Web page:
Tag Archive: New Technology


Episode 1 – The Band of Peace

The Band of Peace raises questions about the purpose of the pyramids challenging the story traditional Egyptology tells. See rare footage of 6 distinct pyramid sites near the Great Pyramid with evidence of superior technology and sophisticated knowledge of physics, astronomy, biology, and cosmology.

Episode 2 – High Level Technology

High Level Technology shows evidence that the ancient Egptians used sophisticated engineering and high science to construct pyramids and temples. Scientists discuss the source of this power and its applications in the ancient world. Our science is just beginning to grasp what the ancients clearly understood long ago.

Episode 3 – Sacred Cosmology

Sacred Cosmology offers a new way of interpreting hieroglyphics and demonstrates that the ancients understood physics, biology, and celestial mechanics. On an expedition through the open desert to a site of extreme antiquity called Nabta Playa, neolithic stone circles mark the motion of the same stars as were tracked in pharonic civilization.

Episode 4 – The Empowered Human

The Empowered Human proposes that the pyramid builders were living in a Golden Age, they had more refined senses, experienced higher levels of consciousness which gave them superior abilities than we have today. The sacred feminine was honored and existed in balance with the sacred masculine.

Episode 5 – A New Chronology

A New Chronology posits, after examining the evidence presented in the series, that the dates given by traditional Egyptology do not fit. Carefully considering cycles of time through the Gold, Silver, Bronze, and Iron Ages of Plato’s Great Year, a new chronology is emerging that illuminates secrets of ancient Egypt.

http://www.pyramidcode.com/Episodes.html

Source: http://www.dailymail.co.uk/sciencetech/article-1362331/CeBIT-2011-Coming-soon-eye-tracking-technology-allow-control-sight.html

Date: 2nd March 2011

Coming soon, the eye-tracking technology that will allow you to control your computer by sight

A laptop prototype has been unveiled with device which could allow users to control their computers by sight – and could make them even faster to use, according to the inventors.

The eye-tracking technology monitors the user’s gaze and works out where they’re looking on the computer screen and means, among other things, that users can play a game where they defeat enemies because the game’s lasers hit where they look. It can also scroll text on the screen in response to eye movements, sensing when the reader has reached the end of the visible text.

In the future, such a laptop could make the mouse cursor appear where they user is looking, or make a game character maintain eye contact, according to Tobii Technology Inc, the Swedish firm behind the tracking technology.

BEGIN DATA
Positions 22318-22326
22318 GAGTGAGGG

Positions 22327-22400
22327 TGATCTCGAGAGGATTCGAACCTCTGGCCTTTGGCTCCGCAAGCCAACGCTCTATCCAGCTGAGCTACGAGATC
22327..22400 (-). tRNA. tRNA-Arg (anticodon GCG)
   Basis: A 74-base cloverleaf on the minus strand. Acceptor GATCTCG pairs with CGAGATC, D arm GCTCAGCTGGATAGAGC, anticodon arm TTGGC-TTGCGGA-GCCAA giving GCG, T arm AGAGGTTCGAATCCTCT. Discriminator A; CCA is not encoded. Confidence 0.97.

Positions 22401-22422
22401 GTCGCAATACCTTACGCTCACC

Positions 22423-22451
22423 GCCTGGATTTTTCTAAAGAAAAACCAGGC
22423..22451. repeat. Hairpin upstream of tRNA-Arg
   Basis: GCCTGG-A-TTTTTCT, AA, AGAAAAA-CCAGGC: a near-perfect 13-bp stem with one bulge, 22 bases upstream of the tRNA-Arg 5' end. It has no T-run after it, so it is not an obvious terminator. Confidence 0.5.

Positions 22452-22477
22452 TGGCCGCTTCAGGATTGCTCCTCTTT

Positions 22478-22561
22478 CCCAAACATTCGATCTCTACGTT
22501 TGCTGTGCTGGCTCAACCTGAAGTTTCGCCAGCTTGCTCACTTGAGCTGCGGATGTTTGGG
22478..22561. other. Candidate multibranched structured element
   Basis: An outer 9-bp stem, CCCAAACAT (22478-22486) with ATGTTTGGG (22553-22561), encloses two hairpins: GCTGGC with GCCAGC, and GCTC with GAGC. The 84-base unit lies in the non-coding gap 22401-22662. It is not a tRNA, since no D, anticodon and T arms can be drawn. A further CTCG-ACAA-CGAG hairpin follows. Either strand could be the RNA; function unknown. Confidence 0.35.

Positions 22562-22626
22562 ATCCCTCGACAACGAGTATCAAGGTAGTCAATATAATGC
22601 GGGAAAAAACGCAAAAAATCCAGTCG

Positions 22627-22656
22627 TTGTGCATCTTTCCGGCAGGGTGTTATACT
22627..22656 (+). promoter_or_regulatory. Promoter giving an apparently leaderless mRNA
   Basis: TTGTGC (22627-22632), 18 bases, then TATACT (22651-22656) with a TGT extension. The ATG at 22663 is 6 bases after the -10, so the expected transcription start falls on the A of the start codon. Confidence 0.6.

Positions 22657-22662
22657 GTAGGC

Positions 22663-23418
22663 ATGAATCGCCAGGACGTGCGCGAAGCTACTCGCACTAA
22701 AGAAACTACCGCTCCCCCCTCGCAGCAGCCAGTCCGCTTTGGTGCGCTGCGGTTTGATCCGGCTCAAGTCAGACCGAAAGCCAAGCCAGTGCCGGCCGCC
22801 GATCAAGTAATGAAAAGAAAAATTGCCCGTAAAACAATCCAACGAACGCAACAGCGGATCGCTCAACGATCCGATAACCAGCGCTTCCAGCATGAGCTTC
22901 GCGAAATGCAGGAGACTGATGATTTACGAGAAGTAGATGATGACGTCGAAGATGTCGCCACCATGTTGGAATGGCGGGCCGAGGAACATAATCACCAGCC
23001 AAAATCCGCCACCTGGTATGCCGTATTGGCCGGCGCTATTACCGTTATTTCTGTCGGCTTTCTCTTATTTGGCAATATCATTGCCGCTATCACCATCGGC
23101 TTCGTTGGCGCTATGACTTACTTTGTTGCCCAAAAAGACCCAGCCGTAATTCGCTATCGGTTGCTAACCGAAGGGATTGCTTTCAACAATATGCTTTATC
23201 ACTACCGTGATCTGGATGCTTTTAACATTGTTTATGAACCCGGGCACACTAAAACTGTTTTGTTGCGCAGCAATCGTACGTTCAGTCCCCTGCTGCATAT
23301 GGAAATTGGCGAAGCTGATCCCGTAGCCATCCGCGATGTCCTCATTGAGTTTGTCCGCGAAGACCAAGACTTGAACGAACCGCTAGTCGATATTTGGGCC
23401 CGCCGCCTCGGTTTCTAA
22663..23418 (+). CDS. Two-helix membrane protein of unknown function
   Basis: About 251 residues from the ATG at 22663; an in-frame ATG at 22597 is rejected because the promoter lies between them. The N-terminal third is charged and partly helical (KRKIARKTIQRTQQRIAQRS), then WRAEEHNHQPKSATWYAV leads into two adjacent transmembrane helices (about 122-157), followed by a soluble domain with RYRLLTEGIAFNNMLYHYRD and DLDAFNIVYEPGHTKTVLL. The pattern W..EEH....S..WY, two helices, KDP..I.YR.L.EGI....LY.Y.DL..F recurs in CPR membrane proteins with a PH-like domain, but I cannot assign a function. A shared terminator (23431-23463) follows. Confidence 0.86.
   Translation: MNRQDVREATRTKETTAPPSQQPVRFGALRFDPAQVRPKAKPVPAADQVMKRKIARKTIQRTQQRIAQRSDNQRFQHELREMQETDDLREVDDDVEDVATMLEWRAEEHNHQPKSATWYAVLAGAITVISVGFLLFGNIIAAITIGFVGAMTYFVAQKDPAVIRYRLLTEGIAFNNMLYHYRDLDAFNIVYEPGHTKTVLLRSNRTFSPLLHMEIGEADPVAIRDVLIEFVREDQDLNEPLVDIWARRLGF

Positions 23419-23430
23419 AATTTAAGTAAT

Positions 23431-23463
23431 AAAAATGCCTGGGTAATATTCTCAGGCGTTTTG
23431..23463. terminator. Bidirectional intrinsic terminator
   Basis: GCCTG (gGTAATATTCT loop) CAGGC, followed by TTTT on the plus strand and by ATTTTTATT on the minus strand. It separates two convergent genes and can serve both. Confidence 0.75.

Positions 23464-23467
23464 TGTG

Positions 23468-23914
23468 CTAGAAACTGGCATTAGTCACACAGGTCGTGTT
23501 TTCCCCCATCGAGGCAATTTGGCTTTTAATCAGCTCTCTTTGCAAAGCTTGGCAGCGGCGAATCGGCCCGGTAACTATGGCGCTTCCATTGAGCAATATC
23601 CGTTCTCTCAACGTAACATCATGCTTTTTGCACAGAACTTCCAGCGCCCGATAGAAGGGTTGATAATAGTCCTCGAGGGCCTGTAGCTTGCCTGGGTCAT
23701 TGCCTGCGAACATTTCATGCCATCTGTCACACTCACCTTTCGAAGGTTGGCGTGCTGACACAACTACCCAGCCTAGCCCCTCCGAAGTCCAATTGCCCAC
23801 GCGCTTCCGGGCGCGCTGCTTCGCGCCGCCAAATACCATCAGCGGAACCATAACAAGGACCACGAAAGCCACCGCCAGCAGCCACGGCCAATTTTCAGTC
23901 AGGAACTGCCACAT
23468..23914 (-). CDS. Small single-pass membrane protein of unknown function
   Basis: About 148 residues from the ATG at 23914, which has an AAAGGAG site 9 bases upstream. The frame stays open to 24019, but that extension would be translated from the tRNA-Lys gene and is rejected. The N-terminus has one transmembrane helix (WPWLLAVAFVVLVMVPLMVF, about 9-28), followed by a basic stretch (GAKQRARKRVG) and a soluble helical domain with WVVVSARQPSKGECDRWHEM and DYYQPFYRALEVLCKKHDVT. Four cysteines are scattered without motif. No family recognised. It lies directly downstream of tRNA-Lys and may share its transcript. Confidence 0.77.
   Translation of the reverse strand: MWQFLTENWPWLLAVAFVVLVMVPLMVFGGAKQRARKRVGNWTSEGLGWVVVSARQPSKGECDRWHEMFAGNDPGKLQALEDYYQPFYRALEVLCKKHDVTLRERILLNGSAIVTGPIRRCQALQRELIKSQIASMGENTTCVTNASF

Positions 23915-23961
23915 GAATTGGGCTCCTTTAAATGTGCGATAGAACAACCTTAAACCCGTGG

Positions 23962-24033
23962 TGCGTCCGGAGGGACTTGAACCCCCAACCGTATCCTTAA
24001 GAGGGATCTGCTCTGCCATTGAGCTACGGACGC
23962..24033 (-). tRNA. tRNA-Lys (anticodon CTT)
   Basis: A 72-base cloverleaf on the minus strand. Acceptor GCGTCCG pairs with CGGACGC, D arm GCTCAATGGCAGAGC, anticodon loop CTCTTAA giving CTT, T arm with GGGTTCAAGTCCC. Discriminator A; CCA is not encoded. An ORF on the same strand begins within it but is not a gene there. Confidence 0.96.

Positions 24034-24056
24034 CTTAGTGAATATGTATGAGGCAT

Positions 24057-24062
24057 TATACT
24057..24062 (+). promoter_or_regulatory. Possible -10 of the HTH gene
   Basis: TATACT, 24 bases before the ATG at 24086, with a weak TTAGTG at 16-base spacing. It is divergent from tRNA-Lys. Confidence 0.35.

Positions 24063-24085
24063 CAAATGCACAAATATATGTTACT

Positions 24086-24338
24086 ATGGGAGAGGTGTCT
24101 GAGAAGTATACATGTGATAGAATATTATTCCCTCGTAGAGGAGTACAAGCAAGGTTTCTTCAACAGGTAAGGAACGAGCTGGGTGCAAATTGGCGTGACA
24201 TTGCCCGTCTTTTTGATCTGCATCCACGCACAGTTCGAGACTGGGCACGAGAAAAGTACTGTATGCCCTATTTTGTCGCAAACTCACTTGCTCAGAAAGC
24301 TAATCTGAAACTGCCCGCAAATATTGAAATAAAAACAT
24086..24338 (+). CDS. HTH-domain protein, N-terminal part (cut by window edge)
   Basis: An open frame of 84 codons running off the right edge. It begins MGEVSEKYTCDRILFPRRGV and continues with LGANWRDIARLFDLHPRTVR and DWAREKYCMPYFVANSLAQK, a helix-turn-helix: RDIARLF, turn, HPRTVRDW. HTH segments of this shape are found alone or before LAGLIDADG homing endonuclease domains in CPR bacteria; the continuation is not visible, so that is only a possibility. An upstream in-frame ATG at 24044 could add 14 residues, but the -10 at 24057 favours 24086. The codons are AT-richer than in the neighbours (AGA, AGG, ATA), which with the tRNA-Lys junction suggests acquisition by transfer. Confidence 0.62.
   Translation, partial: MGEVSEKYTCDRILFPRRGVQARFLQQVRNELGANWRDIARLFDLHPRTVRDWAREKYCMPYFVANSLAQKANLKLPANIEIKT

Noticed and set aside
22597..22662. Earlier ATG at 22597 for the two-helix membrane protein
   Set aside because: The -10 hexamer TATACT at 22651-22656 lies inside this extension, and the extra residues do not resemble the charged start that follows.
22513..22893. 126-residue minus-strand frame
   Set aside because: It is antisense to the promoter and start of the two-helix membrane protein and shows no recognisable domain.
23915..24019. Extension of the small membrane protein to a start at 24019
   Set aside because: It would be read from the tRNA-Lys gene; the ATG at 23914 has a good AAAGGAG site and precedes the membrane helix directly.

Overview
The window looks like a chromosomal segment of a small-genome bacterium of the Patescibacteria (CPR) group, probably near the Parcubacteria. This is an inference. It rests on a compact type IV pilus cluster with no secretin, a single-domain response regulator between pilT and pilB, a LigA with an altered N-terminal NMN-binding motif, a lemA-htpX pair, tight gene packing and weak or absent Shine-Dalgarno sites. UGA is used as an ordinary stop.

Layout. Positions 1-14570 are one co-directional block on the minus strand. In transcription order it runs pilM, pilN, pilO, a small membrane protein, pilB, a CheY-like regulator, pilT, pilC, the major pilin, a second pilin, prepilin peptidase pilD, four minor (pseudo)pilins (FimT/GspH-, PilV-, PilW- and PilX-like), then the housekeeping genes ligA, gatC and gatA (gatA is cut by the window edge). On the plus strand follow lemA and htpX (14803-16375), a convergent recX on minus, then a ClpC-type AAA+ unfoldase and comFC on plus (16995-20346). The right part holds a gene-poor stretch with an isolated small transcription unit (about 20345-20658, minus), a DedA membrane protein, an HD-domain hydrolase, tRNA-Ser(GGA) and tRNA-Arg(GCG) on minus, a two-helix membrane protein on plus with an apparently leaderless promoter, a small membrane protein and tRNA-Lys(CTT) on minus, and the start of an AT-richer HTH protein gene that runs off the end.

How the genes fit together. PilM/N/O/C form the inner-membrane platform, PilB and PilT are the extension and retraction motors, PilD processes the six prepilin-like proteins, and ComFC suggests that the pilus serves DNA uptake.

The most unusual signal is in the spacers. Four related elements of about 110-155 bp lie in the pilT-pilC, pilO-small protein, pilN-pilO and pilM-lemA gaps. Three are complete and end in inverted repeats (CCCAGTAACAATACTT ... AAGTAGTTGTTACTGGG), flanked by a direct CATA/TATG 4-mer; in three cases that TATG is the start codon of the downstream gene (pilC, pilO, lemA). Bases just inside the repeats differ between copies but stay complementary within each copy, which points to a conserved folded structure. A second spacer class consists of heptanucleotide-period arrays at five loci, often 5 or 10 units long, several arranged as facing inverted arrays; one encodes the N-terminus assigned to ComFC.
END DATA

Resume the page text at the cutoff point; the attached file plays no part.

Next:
Now planned for commercial use, the eye tracker works by shining two invisible infrared lights at the user. Two hidden cameras then look for the ‘glints’ from eyeballs and reflections from each retina. It needs to be calibrated for each person, and works for those with or without glasses.

Continue reading

Source: www.insidescience.org
Date: 7th September, 2010

Tractor beams and energy rays that can move objects were a science fiction mainstay. But now they are becoming a reality – at least for moving very tiny objects.

Researchers from the Australian National University have announced that they have built a device that can move small particles a meter and a half using only the power of light.

Physicists have been able to manipulate tiny particles over miniscule distances by using lasers for years. Optical tweezers that can move particles a few millimeters are common.

Andrei Rode, a researcher involved with the project, said that existing optical tweezers are able to move particles the size of a bacterium a few millimeters in a liquid. Their new technique can move objects one hundred times that size over a distance of a meter or more.

The device works by shining a hollow laser beam around tiny glass particles. The air surrounding the particle heats up, while the dark center of the beam stays cool. When the particle starts to drift out of the middle and into the bright laser beam, the force of heated air molecules bouncing around and hitting the particle’s surface is enough to nudge it back to the center.

A small amount of light also seeps into the darker middle part of the beam, heating the air on one side of the particle and pushing it along the length of the laser beam. If another such laser is lined up on the opposite side of the beam, the speed and direction the particle moves can be easily manipulated by changing the brightness of the beams.

Rode said that their technique could likely work over even longer distances than they tested.

“With the particles and the laser we use, I would guess up to 10 meters in air should not be a problem. The max distance we had was 1.5 meters, which was limited by the size of the optical table in the lab,” Rode said.

Because this technique needs heated gas to push the particles around, it can’t work in the vacuum of outer space like the tractor beams in Star Trek. But on Earth there are many possible applications for the technology. The meter-long distances that the research team was able to move the particles could open up new avenues for laser tweezers in the transport of dangerous substances and microbes, and for sample taking and biomedical research.

“There is the possibility that one could use the hollow spheres as a means of chemical delivery agents, or microscopic containers of some kind, but some more work would need to be done here just to check what happens inside the spheres, in terms of sample heating,” said David McGloin, a physicist at the University of Dundee in the U.K not connected with the Australian team.